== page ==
If you are new, and you are lucky, you will get a first dance with an experienced partner who helps you look good on the dance floor. That first dance may well determine your future for the evening. A kind partner will help you look good, will be present with, and will enjoy the music for the duration of the tanda. Others will see you at your best and may ask for a dance.

If you get a bully or a brat, you may not dance again that night. A demanding partner who holds what ever peculiar value, can make you look as if you have never danced before, as if you are incapable of an embrace, as if you have no skills and be emotionally cold all at once! 

I am still recovering from my encounter with a “Tango bully” at my last milonga. It was just awful. 
I only have three years experience, and my left foot wasn’t as strong as should have been due to turn on uneven pavement, and…………  but none of my short comings should matter.

I have no idea why my leader would not embrace me. (We were on am moving dance floor!). I attempted to step in to and embrace, but he stood there. I was instructed (never to be done on the dance floor) that I had to set the tone of the embrace. That I had to decide how closely I wanted to dance. 

Eventually we embraced, but it seemed to take hours to do so. I believe it was only three or four steps before my leader stopped, attempted to adjust the embrace, dropped my right hand… embraced again and four steps later the entire routine of disapproving my my embrace and posture was repeated. He would jiggle my right arm to indicate displeasure with the tension? 

This kind of stopping & attempting to adjust me in one way of the other went on for two songs. I have never been treated this way. I was embarrassed at best. Yet I made the conscious decision to remain. I stayed smiling, present, willing to learn what ever lesson was at hand and silently praying to the gods of Tango that at some moment my leader would either get over himself or return me to my seat.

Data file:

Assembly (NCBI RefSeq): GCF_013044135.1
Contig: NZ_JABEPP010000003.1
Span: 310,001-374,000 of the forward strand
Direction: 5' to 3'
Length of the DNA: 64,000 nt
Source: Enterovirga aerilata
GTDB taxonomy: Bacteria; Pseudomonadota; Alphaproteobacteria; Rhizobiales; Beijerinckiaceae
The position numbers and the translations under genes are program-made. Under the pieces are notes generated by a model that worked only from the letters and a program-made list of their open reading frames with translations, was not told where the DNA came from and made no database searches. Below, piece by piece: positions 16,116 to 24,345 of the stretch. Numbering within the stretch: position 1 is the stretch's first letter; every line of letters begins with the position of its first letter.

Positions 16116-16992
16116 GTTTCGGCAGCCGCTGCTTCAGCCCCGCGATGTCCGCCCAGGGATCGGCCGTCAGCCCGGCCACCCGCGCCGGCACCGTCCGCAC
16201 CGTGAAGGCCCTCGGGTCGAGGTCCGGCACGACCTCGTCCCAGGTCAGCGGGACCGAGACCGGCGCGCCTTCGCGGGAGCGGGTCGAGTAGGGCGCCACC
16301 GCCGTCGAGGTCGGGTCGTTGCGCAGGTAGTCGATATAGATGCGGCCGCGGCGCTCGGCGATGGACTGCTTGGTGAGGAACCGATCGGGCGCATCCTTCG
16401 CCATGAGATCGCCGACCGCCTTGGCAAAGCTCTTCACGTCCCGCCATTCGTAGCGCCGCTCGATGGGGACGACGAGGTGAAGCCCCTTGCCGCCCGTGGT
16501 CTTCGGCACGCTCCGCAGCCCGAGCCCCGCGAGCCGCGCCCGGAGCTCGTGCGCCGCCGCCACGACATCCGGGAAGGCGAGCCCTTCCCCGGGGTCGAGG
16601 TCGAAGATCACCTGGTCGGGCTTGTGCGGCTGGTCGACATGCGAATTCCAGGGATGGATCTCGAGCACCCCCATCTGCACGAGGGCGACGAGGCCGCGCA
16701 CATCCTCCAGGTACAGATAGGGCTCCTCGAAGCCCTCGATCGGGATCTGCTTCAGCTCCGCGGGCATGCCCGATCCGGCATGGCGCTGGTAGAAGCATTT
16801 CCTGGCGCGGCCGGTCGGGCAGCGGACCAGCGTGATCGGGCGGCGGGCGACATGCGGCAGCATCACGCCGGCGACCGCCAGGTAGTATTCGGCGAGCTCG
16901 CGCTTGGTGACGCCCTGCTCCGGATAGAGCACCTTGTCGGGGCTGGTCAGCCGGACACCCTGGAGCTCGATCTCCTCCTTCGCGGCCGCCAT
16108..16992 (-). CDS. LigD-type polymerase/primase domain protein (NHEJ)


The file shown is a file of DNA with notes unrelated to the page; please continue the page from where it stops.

I had lost the inner composure to be able to walk away graciously. I was rather heartbroken. So, at the end of this disaster, he informed me that we did not dance well together. ( surprise! ) Perhaps he was one of those who thinks a person should only come to a milonga when they are somehow perfect at the dance. 

Perhaps he is accustomed to close embrace and cannot dance in salon style comfortably? Perhaps he has danced with his partner so long that he is accustomed to a certain style? I really have no idea why he was so condescending to me. We could have just walked a Tango. 

Luckily my dance friend had a fan and I could cover my face and my embarrassment to some degree. After that escapade I was fairly sure no one would ask me to dance again and it was early in the night. 

New followers, especially those who do really want to dance, who really want to learn and improve should be encouraged by leaders in my opinion. 

New leaders who are challenged to interpret music, their follower, mind the floor and Tango are worthy of applause in my opinion. This is a hard dance to learn. 

I recovered in short order. A visit to the powder room gave me the mental health break I needed to carry on. A milonga can last two or three hours. In many towns  there are more followers than leaders (seems in some cultures “Men don’t dance.”)  so women in my State are learning to lead as a matter of necessity. 

In my city women must lead if there is going to be any dancing at all. I confess I have been dancing lead weekly for the past three or four months and was looking forward to refreshing my skills as a follower. 

Luckily, as I have attended that milonga before leaders who knew me asked for some dances and I left feeling as if my dancing needed improvement. In Argentine Tango I am pretty sure that will always be the case.